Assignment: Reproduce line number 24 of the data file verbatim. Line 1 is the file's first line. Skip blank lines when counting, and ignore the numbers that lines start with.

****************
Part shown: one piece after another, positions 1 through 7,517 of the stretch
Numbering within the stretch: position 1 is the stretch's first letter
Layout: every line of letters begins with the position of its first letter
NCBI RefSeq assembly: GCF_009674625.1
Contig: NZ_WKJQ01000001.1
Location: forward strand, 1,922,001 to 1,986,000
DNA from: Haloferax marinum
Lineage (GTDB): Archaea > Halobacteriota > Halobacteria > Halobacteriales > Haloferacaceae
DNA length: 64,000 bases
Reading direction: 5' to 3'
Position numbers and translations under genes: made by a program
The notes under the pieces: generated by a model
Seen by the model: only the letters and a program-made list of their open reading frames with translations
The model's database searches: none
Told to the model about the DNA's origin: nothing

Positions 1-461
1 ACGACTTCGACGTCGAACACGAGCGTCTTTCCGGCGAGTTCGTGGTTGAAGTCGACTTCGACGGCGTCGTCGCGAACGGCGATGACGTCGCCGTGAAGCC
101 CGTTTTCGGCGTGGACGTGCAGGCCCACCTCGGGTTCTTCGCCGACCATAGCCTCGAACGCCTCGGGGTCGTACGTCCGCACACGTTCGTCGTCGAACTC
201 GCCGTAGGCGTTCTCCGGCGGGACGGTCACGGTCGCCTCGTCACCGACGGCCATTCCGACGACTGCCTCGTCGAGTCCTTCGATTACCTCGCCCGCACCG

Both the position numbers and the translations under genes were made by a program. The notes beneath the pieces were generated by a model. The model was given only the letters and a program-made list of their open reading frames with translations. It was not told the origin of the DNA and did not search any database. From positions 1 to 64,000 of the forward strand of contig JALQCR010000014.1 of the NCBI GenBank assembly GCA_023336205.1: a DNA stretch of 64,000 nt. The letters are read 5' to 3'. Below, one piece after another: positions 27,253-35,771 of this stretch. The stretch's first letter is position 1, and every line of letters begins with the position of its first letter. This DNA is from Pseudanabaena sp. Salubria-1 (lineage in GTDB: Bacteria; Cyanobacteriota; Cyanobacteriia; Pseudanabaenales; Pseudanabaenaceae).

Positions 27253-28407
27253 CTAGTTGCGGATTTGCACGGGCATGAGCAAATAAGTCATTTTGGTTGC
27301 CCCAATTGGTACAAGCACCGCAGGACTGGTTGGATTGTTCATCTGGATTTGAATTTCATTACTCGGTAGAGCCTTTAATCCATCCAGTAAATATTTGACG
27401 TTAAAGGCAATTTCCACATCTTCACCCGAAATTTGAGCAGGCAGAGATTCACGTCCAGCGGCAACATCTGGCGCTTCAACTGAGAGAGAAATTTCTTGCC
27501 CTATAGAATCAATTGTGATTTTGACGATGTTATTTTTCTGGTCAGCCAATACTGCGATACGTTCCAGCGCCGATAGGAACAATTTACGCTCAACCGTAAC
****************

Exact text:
27401 TTAAAGGCAATTTCCACATCTTCACCCGAAATTTGAGCAGGCAGAGATTCACGTCCAGCGGCAACATCTGGCGCTTCAACTGAGAGAGAAATTTCTTGCC